The months turned in to years, our savings depleted and our relationship became strained. I was carrying around huge amounts of grief and guilt; I was becoming increasingly depressed yet venturing further and further in to my addiction. Eventually my husband made us take a break. We were having three months off.
I can’t tell you how incredibly difficult it was for me to take that break, I remember feeling so angry that my husband had even suggested it; it felt like the beginnings of starting to give up. However, I got counselling, we took a holiday, I allowed myself to grieve and the pain did start to heal. We, finally, agreed we had to draw the line somewhere and decided our next cycle was going to be the last; if we weren’t successful then we’d, somehow, have to learn to live with that.
Following this final round we did conceive but, sadly, that pregnancy ended in an early miscarriage. However, for the first time ever we had two little embryos sitting on ice! There was still a glimmer of hope. Based on our history, it was agreed that both embryos would be transferred and many fingers would be crossed. We’d always been incredibly open about our infertility with friends and family knowing the dates of cycles, yet we’d kept this frozen cycle a secret and even when POSITIVE flashed up on the screen, still decided to keep the news under our belts until we got to that all important 12 week mark. Yet, as it so often does, fate had completely different ideas and the news was broken early. At eight weeks pregnant I was rushed in to hospital for emergency surgery, to remove an ectopic pregnancy. Surgeons did everything they could to save my life and that of the baby who had managed to settle in the right place.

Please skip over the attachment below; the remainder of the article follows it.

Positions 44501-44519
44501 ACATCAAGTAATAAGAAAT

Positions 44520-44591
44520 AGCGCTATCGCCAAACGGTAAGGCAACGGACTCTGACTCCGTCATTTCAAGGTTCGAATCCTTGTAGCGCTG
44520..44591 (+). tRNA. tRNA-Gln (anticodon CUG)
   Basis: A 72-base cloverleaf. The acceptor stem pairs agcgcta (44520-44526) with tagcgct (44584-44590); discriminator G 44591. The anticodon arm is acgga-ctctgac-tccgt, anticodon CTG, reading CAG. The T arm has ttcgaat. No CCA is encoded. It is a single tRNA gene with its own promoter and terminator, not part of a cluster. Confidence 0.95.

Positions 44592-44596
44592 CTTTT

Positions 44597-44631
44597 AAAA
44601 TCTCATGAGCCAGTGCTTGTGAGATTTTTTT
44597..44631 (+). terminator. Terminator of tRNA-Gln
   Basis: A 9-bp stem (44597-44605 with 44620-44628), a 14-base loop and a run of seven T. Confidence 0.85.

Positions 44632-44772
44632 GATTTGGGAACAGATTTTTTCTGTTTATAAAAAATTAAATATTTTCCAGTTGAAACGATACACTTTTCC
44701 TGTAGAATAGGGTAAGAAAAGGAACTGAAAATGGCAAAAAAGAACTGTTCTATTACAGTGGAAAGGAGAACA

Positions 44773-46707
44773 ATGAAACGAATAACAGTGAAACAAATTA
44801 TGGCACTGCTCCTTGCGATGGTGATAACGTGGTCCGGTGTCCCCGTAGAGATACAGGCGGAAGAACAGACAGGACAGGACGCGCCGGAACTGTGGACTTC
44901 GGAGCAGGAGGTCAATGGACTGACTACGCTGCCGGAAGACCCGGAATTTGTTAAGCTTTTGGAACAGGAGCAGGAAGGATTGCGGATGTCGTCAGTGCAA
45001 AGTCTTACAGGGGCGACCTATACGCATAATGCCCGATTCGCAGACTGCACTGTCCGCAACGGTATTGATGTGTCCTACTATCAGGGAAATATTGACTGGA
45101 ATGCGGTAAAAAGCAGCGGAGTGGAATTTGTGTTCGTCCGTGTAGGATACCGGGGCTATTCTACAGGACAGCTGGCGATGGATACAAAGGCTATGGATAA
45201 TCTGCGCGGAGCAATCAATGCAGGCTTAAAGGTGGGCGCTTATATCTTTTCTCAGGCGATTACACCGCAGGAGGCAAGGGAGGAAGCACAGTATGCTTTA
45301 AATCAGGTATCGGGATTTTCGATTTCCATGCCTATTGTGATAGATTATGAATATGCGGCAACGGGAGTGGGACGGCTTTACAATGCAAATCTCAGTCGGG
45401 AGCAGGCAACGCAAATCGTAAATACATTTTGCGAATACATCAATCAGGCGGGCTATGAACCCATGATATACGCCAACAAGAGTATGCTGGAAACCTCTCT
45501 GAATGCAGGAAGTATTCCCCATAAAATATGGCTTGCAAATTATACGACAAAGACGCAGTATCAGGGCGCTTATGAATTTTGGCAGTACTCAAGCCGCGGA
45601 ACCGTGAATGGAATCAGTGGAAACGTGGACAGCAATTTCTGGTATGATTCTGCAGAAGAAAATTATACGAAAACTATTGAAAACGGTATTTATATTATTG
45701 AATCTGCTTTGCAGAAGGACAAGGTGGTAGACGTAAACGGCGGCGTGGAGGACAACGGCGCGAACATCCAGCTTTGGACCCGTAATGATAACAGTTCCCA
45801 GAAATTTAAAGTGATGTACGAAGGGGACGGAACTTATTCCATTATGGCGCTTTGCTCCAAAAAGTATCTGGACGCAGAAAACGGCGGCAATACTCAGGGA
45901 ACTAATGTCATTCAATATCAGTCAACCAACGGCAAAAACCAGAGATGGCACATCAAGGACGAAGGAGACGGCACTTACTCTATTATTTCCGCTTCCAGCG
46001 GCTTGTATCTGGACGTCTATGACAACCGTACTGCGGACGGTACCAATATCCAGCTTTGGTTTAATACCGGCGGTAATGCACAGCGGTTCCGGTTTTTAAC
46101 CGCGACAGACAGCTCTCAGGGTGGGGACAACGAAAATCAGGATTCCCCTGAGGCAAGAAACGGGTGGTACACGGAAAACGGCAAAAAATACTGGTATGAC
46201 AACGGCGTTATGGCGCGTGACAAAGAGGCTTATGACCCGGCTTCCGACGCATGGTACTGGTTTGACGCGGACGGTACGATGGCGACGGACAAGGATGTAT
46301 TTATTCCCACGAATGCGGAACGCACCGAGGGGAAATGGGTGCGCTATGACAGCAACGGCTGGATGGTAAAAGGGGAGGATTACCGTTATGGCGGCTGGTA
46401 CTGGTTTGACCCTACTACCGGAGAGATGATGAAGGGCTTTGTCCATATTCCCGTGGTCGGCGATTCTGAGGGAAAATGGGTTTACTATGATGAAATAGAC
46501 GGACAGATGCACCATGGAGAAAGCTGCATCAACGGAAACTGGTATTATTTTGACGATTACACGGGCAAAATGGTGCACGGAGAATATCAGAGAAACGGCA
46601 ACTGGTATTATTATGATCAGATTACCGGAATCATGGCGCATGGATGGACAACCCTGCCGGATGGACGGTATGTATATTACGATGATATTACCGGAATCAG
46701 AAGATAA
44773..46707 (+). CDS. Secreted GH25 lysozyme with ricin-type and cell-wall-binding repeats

And miracles do happen.
Seven months later Samuel joined us.
I’ve often likened the feelings of infertility to the seven stages of grief; disbelief; denial; bargaining; guilt; anger; depression and acceptance and I know I experienced all of these over what we now refer to as the “dark years”. But I also discovered that it’s fine to feel these emotions and cope, or not cope, in whatever way feels best for you. It’s your journey. Infertility can also feel incredibly lonely. We had a huge amount of support and yet, at times, I remember feeling so isolated. I felt like a social pariah who could only watch from the side-lines as pregnancies were announced and new babies were welcomed in to the world. Something we so desperately wanted yet couldn’t experience for ourselves.
Sam is now two. He’s a loveable little chap who brings so much joy, daily, he is definitely, absolutely and incredibly worth the wait. He takes my breath away and hurts my heart with love. I still pinch myself to check it’s true, that he really is here. And he is. The agony we went through can sometimes still feel incredibly raw and I’m glad of that: It’s a reminder not to take my life for granted. In some ways I believe I may always carry infertility with me, I no longer feel defined by my treatment but there’s definitely still a shadow of those emotions there. I’ll never forget what we went through to get our son, but I’ll also never forget what a blessing he is.
Thank you so much for sharing your story Caro.
When you think of falling pregnant, I think we all just assume that it will happen. The challenges that people face were never really spoken about as I was growing up, yet it is one of the most complex things you can do. Science is a wonderful thing and helps so many people. I’m glad yours was a happy ending.
If you would like to read more of Caro’s journeys through IVF and parenthood then you can find her: